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ELI’s Small-Scale Fisheries Law Project: Bringing the Ocean’s Wealth Back to Those Who Need It Most

Monday, December 2, 2019
Xiao Recio-Blanco

Xiao Recio-Blanco

Senior Attorney; Director, Ocean Program

I was raised in Illa de Arousa, an island right off the coast of Galicia, in northwestern Spain. As any kid, I would spend the summers biking around the island and swimming in the sea. My sister and I would walk around the beaches collecting seashells, looking for crabs, anemones. We would see many. We would often see schools of small squid, mackerel, arroaces (dolphins), octopuses. We used to go fishing for camarons (prawns) with my grandad. I remember watching him from the shore, walking slowly, arms spread, with the water up to his waist, holding the two ends of a net he would use for slowly surrounding the prawns. Then, he would unload his catch in the sand, were my sister and I would take the prawns and put them in a bucket. Fishing just by walking right off the beach. This was not in the Middle Ages; I am not that old. This was the early 1990s.

I visited that same beach with my son almost two years ago. The location still holds the charm and beauty of my childhood, despite the horrendous road and the excessive housing developments that have been built right along the island’s coast. But we did not see any prawns there, nor mackerel or squid. We did see the anemones and a few crabs. To see the famous and tasty Galician camarons though, we had to pay a visit to a well-stored fishmonger in Galicia’s capital Santiago de Compostela, where they were being sold for over 90 euros (approx. 100 USD) per kilogram.

Since I started studying small-scale fisheries governance, I have heard similar childhood stories like mine, repeated time and time again. The names of the people, the locations, change, but the problem is global. I heard several of these stories last week, as I had the honor of participating in the 41st Annual Forum of Parliamentarians for Global Action, which was held in Praia, Cape Verde, to present the Environmental Law Institute’s Small-Scale Fisheries Law project, an initiative through which ELI is trying to play its part in confronting this challenge.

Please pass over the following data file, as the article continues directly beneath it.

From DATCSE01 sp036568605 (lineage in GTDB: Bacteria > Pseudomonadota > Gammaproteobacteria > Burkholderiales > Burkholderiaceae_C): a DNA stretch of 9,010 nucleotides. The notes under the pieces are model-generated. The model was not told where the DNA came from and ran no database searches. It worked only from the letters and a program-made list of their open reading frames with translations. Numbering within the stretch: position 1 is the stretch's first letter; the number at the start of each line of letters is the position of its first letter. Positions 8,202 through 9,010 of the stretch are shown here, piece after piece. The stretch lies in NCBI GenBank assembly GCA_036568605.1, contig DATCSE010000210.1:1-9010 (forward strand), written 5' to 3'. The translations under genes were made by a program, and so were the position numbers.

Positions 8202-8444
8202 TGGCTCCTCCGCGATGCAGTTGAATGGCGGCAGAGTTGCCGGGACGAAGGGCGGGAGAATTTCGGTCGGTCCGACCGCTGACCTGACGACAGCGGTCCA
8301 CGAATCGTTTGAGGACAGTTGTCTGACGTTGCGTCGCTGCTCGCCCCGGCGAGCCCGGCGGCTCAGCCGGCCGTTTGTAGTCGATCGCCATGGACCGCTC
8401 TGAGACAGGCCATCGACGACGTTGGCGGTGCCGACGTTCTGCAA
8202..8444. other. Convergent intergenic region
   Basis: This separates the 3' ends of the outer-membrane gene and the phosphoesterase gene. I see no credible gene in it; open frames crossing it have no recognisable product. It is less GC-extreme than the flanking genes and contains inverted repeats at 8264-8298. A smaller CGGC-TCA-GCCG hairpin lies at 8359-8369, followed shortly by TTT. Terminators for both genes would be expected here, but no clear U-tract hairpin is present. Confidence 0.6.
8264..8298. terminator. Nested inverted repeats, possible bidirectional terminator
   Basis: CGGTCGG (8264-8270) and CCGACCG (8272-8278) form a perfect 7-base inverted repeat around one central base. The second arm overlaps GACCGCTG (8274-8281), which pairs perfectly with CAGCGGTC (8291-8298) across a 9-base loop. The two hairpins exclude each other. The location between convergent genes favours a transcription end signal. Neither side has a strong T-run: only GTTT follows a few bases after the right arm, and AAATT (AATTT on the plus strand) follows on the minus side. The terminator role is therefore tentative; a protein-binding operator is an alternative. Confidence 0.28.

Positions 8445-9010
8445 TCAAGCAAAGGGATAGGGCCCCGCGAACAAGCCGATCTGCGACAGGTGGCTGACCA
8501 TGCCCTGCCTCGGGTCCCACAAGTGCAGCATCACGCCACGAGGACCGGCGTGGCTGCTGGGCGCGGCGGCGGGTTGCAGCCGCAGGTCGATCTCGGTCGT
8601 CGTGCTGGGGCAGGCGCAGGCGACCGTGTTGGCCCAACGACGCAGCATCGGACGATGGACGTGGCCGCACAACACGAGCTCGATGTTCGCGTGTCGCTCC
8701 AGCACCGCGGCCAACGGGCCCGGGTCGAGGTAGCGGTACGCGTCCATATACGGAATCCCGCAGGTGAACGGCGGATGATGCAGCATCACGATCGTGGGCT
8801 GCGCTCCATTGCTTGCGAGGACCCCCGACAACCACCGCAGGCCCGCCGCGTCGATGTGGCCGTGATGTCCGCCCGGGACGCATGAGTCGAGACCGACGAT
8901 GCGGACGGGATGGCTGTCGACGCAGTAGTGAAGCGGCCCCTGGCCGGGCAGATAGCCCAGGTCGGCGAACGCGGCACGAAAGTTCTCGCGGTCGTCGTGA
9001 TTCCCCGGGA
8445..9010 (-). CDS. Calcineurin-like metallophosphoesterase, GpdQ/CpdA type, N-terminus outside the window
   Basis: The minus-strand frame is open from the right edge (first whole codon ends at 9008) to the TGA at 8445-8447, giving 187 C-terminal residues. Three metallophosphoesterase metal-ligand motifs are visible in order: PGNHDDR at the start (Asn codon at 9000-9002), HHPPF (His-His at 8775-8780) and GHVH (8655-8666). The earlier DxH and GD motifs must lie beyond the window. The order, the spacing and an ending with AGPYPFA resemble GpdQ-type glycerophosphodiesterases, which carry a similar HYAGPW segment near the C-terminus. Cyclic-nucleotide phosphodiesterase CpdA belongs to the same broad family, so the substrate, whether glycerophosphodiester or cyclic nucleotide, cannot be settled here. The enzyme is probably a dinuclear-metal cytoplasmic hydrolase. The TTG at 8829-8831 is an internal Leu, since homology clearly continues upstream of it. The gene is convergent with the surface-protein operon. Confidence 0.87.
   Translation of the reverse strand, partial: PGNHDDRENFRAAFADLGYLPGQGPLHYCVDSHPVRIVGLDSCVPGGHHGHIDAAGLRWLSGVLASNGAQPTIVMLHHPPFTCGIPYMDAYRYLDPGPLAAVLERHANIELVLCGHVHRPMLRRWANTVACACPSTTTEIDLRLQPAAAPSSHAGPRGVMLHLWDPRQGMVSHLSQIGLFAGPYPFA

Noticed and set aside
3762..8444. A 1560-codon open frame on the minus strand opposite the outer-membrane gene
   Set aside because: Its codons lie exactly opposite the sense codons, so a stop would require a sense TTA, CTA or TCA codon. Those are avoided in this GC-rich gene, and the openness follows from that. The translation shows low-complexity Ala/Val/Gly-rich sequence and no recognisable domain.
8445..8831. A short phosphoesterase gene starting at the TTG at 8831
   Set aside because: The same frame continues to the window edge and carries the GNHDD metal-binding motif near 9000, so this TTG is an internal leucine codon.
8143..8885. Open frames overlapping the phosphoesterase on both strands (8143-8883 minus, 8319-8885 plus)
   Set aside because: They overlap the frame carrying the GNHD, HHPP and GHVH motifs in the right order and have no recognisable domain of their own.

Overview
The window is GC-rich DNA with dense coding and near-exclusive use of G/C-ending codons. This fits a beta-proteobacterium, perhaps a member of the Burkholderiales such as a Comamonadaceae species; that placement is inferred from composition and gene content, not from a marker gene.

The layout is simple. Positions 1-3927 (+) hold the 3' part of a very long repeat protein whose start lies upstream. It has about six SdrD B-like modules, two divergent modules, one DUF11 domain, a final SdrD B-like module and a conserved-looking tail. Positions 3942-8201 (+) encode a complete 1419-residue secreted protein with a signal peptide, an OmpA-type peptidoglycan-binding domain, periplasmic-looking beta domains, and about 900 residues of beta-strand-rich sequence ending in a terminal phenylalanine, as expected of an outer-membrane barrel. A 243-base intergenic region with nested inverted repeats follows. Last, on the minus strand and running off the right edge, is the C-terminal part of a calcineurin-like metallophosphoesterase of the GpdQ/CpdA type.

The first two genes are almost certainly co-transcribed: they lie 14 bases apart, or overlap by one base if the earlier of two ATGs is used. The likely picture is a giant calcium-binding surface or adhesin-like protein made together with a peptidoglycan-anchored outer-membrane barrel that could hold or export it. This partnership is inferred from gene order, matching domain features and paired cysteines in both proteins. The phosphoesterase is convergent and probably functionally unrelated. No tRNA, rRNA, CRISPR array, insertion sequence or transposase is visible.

The global depletion of coastal fishing resources is an environmental catastrophe, an economic ticking bomb, a cultural disaster. It is a serious human rights problem. In most coastal areas, the fish are gone, just like the crabs, octopuses, lobsters, shrimp, and prawns. If you are over 30 and grew up in a coastal area, seafood was probably the cornerstone of your diet. You might remember eating fish several times a week because it was nutritious and cheap. Maybe also because there were not many other options. In the developing world, thousands of coastal communities that used to live off fish cannot anymore. Since the fish are not there, fishers venture further offshore in search for it in crafts not fit for open waters. Some fishers are lost at sea and end up on foreign shores, stranded for weeks. Some never return. Since seafood is now more expensive, people in the developing world are changing their diet, substituting the traditional, locally-harvested, ocean-based protein for imported rice, pasta, and low-quality meats. Although seafood consumption in southern Europe is still among the highest in the world, it has decreased significantly in the last three decades, as food choices there also evolve with the price of food.

At the PGA Forum, I heard these concerns, but I also heard a clear, encouraging call for action. Parliamentarians from all over the world are focusing unquestionably on this issue, which is crucial for them and their constituencies. The ELI Small-Scale Fisheries Law project aims to help parliamentarians combat this challenge by identifying, organizing, and delivering detailed model legal language that policymakers can use to implement the Voluntary Guidelines for Securing Sustainable Small-Scale Fisheries in the Context of Food Security and Poverty Eradication (the SSF Guidelines). The SSF Guidelines is a key fisheries governance document outlining effective policy approaches for small-scale fisheries sustainability. ELI’s project aims to turn the SSF Guidelines into a regulatory roadmap through a global search for best practices and comparative legal approaches. I would like to think that the interest and passion about this challenge we heard from parliamentarians at the PGA Forum is a sign that ELI is serving an important need with this project. The main outcome of our research, the Small-Scale Fisheries Regulatory Toolkit, will be publicly available in mid-2020. The Forum’s session on Small-Scale Fisheries governance can be seen here.

All blog posts are the opinion of its author(s) and do not necessarily reflect the views of ELI the organization or its members.